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A hero for his time,
This review is from: Fathers and Sons (Oxford World's Classics) (Paperback)
Turgenev's novels express a continual desire to find a new model for the Russian male, a hero for the time - idealistic and progressive, but also practical, his nature and strength still rooted in the very land itself. While some of these characteristics are evident in the heroes of Nest of the Gentry, On The Eve and Rudin, there's still something lacking, the Russian men still ruled by their hearts more than their minds, unable to break from the shackles of old society, old tradition and old ways of thinking.
In Fathers and Sons (1862), Turgenev creates a character, a Nihilist, to overthrow these old values. Into Bazarov, Turgenev pours all the qualities that he believes the Russian man should have - stout-hearted, educated, intelligent, decent and self-sacrificing, yet ruthlessly contemptuous of old ways. He is no respecter of the "sacred tradition", the aristocracy, or indeed the lower classes, who still cling to the securities they knew under the old feudal system. Ironically, the nihilistic, revolutionary character of Bazarov would find favour with neither the old establishment nor the new regime, making life in Russia difficult for Turgenev (who had already been imprisoned for his support of Gogol), and later see him going into exile.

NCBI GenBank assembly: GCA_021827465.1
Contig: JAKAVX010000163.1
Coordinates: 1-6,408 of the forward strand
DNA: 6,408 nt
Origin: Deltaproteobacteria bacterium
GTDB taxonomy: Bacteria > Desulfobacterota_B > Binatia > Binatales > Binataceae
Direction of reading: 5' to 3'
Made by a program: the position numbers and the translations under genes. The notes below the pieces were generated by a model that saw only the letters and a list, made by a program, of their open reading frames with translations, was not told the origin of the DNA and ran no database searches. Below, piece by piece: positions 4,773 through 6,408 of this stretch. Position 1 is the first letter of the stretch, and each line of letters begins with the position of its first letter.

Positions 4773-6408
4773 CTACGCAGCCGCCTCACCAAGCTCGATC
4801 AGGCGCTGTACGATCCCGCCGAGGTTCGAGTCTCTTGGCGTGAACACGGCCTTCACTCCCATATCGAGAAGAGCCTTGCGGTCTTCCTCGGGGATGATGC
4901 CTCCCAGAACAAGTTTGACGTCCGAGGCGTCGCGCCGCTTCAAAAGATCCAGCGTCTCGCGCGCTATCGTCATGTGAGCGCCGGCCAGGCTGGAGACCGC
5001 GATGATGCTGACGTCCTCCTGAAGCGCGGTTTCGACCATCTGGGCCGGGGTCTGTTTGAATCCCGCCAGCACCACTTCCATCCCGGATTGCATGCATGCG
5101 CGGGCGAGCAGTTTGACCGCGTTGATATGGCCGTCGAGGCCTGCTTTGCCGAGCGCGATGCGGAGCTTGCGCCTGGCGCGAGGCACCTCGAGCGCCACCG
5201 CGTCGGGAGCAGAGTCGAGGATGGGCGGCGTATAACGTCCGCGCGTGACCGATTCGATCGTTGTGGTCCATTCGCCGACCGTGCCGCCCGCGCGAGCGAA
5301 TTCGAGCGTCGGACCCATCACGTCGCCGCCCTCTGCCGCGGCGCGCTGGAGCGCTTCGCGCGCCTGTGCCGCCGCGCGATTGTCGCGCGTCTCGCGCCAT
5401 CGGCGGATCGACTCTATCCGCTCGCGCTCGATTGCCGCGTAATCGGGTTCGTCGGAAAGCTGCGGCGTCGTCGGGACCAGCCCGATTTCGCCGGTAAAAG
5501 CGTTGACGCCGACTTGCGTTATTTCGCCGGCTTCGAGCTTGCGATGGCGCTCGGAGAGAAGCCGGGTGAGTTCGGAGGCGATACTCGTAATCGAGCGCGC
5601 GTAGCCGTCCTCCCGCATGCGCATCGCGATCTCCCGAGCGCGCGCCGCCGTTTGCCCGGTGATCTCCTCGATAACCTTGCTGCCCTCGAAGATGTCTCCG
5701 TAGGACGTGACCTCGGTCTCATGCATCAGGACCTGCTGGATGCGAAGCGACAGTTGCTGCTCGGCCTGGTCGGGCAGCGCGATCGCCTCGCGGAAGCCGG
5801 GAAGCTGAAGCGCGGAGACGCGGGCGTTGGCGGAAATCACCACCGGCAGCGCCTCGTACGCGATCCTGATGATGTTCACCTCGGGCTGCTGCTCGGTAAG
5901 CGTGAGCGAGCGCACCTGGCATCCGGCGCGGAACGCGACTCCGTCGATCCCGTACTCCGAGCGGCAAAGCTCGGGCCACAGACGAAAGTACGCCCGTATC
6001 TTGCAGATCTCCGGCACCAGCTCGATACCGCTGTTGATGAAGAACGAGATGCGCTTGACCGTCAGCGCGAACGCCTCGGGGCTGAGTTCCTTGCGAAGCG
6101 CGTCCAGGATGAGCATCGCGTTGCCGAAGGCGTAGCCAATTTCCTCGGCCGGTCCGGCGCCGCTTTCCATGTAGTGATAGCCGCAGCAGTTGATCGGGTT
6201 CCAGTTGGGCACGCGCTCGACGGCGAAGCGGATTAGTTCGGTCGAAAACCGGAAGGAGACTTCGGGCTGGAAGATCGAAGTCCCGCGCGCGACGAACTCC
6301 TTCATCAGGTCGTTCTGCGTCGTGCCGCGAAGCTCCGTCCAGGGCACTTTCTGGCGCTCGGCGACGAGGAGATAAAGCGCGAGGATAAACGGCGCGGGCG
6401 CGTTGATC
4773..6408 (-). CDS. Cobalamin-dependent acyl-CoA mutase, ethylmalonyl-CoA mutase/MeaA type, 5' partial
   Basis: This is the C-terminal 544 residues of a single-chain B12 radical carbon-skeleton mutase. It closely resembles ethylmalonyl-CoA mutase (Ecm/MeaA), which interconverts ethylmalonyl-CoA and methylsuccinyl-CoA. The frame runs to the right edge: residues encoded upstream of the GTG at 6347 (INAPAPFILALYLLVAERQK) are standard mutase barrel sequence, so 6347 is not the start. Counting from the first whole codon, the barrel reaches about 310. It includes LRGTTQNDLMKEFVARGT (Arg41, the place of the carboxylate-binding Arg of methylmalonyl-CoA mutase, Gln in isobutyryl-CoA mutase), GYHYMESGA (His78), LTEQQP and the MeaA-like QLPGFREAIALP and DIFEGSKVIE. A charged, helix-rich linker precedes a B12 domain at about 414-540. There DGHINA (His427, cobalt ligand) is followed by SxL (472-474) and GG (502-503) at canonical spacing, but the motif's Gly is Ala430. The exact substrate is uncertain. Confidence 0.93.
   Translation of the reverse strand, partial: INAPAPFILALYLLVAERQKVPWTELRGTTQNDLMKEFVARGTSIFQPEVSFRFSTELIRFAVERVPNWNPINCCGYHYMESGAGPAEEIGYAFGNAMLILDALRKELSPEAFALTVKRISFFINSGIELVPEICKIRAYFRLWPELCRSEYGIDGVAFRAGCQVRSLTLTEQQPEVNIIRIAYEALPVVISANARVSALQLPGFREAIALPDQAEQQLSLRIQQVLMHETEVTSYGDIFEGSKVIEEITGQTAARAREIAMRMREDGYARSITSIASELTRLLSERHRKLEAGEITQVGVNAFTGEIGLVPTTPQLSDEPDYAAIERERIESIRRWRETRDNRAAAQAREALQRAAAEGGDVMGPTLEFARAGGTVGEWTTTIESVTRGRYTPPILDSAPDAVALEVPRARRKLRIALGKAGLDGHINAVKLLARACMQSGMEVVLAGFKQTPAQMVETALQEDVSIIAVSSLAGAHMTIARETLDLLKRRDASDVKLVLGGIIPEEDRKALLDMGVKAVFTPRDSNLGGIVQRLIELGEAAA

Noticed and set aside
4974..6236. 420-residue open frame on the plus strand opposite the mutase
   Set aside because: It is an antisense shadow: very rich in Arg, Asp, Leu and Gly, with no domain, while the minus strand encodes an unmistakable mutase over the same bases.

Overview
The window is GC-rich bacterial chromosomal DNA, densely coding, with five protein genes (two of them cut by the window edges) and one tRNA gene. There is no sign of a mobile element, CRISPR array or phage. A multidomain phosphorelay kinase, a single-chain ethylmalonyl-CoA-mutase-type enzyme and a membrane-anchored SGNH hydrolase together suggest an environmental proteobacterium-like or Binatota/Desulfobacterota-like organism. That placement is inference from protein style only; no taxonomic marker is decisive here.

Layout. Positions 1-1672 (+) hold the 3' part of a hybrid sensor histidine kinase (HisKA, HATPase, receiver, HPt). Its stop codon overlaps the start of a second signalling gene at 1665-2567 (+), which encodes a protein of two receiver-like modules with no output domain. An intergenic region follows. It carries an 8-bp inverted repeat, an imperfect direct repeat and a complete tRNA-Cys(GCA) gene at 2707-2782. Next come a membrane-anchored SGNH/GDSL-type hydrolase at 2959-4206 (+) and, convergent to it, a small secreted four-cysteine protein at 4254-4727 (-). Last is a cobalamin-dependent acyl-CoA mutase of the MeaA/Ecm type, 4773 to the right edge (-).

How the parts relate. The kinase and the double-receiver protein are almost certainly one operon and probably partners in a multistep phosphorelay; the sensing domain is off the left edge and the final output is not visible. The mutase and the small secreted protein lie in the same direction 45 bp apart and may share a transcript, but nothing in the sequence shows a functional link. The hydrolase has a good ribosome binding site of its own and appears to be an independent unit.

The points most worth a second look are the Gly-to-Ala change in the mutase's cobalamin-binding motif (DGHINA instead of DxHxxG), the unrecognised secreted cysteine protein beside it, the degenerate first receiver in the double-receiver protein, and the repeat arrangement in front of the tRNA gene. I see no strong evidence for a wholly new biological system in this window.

Fathers and Sons however goes beyond the historical importance of the work, touching on sentiments in the father/son relationship that are still relevant today - the need to break with the past and overturn old ideals, and the sadness of the wedge that this places between parent and child, but the necessity of doing so in order to find a new and better expression in the evolving modern world. In many ways however, the world in Fathers and Sons still resembles that of Rudin, with the same kind of characters, landowners and aristocrats on country estates, with the same social divisions, having the same fruitless discussions about art, family and society - even if it is to condemn them here - while forming romantic attachments.
Fathers and Sons however is certainly a much better constructed and balanced novel than Rudin, the characters actively pursuing revolution rather than merely talking about it, although perhaps because of their very nature, they still fail to make a significant impression on society. Turgenev's model of Bazarov as a character for the future of the new Russia therefore doesn't entirely succeed and there is still some romanticism both in the character and Turgenev's depiction of him. It would take better writers like Tolstoy and Chekhov to delve deeper into the Russian character - and human nature - and bring it out in all its complexities and contradictions. Bazarov then is very much a hero for his time, and Fathers and Sons, although perhaps Turgenev's best novel with much to admire in it, is also very much of its time, while Tolstoy and Chekhov are eternal.